“Being a housewife is challenging. Of course, at the end of the day, there will be women who choose and enjoy being housewives. I support that. But there are also ladies out there who want to come back to the workforce and our government is doing our best to support them.”

She raises the concern some possess on whether the government is doing enough in terms of their policies. Here, she urges people to evaluate the issue based on quality over quantity. She finds that the ideal manner to judge the policies created should be regarding their effectiveness.

“Honestly, people have big hopes for Pakatan Harapan because they feel like it is a new Malaysia, so they want everything done fast. To be realistic or even practical, there is no point in promising a lot of policies but not enforcing it.”

From her perspective, the government’s commitment to solely have a few policies that they truly focus on is more effective than blindly attempting to solve an array of issues. As such, Jamilah anticipates the coming year’s statistics will reflect this effort.

The Youth: On Political Awareness and Personal Finance
Jamaliah is currently the Vice- Chairman of the Selangor Democratic Action Party Socialist Youth (DAPSY Selangor). She finds that the programmes they have conducted over the past year have shared a common agenda, which is to critically train youth leaders. She explains that a distinguishing feature about the Selangor government is their ‘Penggerak Belia Tempatan’ (PeBT) programme.

She goes on to describe how in Selangor, each of the 24 councillors is entitled to appoint a youth leader, with the ADUN’s blessing. This youth leader is provided with an annual allocation of RM5000 to conduct programmes and forums aimed at encouraging youth participation in the community. A notable event whereby the youth were actively involved would be the ‘Wirathon’, which is essentially a marathon purposed to raise funds for the families of firefighters who lost their lives in the line of duty. Apart from such events, the team hosted an open house for Hari Raya, even inviting the band Masdo to perform.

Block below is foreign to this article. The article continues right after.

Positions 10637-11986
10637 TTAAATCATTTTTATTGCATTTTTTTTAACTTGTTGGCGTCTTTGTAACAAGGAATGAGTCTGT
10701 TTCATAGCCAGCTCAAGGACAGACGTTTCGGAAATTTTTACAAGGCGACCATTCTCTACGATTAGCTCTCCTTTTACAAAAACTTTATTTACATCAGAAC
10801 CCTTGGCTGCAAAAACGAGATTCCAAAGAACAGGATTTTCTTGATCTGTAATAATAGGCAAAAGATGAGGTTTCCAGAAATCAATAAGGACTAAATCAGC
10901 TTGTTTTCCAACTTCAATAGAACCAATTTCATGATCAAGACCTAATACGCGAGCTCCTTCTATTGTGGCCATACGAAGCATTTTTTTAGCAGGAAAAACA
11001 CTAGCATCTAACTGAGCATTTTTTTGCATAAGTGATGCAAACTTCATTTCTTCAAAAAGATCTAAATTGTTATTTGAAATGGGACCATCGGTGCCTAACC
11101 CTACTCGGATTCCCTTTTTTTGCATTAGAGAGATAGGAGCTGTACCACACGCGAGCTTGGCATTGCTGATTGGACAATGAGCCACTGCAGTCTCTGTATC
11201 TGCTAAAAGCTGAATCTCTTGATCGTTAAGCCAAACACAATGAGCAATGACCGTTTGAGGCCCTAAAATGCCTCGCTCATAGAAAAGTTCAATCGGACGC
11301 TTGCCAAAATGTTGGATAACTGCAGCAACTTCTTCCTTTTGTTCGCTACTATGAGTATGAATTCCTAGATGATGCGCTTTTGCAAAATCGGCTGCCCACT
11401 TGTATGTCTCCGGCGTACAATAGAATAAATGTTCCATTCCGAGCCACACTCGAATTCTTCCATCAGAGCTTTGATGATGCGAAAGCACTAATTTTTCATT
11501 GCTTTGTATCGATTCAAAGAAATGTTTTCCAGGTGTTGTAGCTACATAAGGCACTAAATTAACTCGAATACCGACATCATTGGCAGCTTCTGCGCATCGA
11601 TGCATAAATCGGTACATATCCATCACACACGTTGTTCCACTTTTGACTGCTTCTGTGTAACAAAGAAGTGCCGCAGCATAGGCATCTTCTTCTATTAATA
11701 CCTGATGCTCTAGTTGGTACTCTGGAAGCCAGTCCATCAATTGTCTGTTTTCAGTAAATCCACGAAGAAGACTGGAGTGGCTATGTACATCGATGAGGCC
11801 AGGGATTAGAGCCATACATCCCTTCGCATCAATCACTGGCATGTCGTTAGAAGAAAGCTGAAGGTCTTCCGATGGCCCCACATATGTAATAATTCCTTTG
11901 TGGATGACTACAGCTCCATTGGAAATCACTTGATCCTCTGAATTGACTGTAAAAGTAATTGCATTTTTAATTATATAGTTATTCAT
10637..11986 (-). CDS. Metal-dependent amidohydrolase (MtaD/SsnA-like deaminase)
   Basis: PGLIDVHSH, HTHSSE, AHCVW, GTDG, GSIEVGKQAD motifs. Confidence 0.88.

“Before they performed, we had a political forum, so even though the youth were more interested in the band, they had to listen to us first,” she jokingly adds. Jamaliah comprehends the necessity for relevant training to be provided for the youth leaders appointed.

Stemming from this, DAP directs camps to teach these leaders management and social skills that would come in handy in their efforts to organise events. She hopes that through this manner, the youth will, in turn, obtain the skills required to participate meaningfully in the political field.

Considering the youths in Malaysia, Jamaliah observes that there are two extremes to the spectrum of financial literacy among them. On one end, she finds a margin of youth practice financial awareness early on. However, there is a rather significant population of young people who do not acknowledge the need to do so. She has come to this realisation post conducting an array of workshops concerning this age group. It is a popular assumption that the basis of financial freedom is to not possess debt.

“I have met young people who say that do not owe money, they choose to not have a credit card. This is an ineffective mindset. Most young people are not interested in getting out of the financial rat race or even achieving financial freedom, their target is just to not owe money.”